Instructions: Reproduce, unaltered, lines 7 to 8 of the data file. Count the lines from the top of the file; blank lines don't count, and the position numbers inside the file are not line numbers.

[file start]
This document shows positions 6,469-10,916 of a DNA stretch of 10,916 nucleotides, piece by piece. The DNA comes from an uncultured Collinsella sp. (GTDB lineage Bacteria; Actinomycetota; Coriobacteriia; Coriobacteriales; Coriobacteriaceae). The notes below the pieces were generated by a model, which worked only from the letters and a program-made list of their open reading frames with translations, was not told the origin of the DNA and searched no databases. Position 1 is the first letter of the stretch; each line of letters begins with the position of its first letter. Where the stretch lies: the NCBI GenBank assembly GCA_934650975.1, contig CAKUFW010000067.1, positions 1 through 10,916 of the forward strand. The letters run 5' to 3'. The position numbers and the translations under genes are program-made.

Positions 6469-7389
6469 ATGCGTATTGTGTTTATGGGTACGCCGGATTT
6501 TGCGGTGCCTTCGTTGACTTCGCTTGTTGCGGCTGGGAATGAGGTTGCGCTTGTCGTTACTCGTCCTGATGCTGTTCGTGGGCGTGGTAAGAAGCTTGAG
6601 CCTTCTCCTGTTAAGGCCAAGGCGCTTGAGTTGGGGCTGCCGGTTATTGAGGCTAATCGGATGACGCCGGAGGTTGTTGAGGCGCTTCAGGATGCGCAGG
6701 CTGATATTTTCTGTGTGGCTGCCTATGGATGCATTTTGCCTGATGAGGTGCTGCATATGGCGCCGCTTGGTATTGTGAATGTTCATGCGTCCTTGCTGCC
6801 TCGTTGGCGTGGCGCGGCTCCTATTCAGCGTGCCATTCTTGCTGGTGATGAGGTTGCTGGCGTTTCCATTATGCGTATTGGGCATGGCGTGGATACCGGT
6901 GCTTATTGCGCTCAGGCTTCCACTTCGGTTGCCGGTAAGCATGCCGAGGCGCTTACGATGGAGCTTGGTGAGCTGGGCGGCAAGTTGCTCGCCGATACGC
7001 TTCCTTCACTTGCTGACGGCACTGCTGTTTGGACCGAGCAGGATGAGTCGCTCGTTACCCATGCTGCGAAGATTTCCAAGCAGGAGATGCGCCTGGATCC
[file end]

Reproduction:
6801 TCGTTGGCGTGGCGCGGCTCCTATTCAGCGTGCCATTCTTGCTGGTGATGAGGTTGCTGGCGTTTCCATTATGCGTATTGGGCATGGCGTGGATACCGGT
6901 GCTTATTGCGCTCAGGCTTCCACTTCGGTTGCCGGTAAGCATGCCGAGGCGCTTACGATGGAGCTTGGTGAGCTGGGCGGCAAGTTGCTCGCCGATACGC